Directed by: Mohammed Rasoulof
(90 mins) A huge, abandoned oil tanker becomes its own world as squatters make their lives upon it. Presiding over this haphazard society is Captain Nemat (Ali Nassirian), a leader who's part visionary, part supply sergeant, part snake oil salesman. As he bounds up and down the tanker's halls and stairways, he charmingly persuades the families living in rusted rooms to obey his rules while he hustles the goods they all need to survive. But this microcosm is threatened from within (the ship is slowly sinking) and without (the owners want to sell it for scrap metal), forcing Nemat to seek a radical solution. Meanwhile, Nemat's protege Ahmad (Hossein Farzi-Zadeh, The Beautiful City) has fallen in love with a girl who's already promised to marry another man. While Iron Island can be read as an allegory about life in the Muslim world, life on board the tanker feels organic and follows its own internal logic, making the movie vivid and vital. The movie's political conundrums feel implacably real and have no easy or absolute solution. But Nassirian is the movie's core; he holds Iron Island together with the same unquenchable drive that Nemat uses to hold together his ship-bound kingdom. Altogether, a rich and compelling film.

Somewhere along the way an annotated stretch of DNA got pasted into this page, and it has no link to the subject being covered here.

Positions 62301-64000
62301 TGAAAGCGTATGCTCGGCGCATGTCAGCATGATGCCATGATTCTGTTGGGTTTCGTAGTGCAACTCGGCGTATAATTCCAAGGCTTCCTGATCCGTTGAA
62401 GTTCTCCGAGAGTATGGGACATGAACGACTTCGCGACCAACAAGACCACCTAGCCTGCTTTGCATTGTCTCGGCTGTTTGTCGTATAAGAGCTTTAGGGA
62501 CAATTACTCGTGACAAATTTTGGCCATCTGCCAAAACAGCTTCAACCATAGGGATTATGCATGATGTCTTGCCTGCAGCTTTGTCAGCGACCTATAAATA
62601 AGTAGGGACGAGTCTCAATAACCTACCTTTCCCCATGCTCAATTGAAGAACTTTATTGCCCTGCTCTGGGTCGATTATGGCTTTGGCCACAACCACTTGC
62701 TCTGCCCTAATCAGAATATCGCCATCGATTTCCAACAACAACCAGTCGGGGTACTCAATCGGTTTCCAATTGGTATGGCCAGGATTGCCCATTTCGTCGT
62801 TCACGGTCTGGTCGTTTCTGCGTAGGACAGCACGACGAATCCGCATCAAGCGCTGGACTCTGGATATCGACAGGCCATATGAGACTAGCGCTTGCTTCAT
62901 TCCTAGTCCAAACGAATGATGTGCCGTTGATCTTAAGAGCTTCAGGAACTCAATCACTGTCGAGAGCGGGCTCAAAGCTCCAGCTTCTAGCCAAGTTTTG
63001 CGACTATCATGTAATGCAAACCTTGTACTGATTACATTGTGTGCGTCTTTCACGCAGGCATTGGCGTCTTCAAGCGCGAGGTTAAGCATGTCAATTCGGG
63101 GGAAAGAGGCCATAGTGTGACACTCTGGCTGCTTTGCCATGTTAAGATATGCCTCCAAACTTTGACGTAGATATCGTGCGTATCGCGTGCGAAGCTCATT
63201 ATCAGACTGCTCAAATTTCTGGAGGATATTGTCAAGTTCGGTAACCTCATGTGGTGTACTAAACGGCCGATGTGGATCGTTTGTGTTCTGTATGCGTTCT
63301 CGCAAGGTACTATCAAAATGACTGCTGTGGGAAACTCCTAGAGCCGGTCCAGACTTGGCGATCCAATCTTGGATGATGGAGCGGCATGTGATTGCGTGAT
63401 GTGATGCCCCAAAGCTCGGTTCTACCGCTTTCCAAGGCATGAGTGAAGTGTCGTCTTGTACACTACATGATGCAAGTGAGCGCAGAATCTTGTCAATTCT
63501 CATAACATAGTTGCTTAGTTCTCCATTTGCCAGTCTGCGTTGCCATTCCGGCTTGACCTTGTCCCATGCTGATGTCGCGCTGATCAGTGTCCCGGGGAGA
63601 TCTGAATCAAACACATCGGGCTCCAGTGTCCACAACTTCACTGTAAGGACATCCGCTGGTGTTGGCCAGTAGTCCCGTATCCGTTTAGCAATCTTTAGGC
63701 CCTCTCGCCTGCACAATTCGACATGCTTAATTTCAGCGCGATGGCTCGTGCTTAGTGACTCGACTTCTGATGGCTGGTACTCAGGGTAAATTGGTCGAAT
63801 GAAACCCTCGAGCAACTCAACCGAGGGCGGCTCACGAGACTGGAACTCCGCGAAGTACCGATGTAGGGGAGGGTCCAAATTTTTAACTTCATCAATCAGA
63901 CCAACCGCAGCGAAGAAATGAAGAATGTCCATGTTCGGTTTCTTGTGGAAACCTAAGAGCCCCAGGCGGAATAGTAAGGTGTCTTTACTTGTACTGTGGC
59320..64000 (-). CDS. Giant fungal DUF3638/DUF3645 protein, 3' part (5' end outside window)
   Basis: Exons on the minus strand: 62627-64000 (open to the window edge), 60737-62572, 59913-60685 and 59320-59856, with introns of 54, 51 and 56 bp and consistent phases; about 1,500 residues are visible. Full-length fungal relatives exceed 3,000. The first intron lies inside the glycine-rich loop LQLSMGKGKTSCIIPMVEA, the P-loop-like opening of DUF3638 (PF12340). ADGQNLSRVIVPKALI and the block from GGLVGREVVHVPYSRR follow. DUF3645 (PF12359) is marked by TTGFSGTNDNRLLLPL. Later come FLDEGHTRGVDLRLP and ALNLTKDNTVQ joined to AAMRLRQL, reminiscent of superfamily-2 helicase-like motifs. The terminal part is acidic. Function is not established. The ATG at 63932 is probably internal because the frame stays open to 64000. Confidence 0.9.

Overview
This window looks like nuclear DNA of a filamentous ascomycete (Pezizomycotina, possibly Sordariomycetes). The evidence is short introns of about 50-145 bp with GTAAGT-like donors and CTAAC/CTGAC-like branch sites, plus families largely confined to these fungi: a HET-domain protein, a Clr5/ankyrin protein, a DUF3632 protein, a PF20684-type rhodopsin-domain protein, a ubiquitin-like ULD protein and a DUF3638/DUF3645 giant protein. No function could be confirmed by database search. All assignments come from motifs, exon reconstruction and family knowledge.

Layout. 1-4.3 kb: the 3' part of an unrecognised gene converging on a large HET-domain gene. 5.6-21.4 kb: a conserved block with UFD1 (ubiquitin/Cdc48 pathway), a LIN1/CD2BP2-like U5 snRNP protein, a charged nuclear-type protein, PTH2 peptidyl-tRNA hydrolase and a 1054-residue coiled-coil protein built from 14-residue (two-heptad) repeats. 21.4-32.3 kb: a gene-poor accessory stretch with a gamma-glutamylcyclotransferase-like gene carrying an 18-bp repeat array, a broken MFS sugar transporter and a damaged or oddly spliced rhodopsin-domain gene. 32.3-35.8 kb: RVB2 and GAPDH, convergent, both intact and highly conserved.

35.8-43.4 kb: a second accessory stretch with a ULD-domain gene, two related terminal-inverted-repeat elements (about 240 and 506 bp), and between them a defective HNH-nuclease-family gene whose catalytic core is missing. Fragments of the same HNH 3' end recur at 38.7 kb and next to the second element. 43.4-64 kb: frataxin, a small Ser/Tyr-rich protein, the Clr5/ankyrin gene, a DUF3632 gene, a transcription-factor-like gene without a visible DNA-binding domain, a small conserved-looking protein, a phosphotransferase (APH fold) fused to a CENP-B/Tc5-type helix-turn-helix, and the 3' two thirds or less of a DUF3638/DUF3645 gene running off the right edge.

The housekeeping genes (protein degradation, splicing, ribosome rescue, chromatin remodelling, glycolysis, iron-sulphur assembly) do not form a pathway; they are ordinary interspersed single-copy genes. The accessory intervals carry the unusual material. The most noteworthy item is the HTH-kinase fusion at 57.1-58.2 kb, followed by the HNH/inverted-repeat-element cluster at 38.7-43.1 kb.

In Farsi with English subtitles.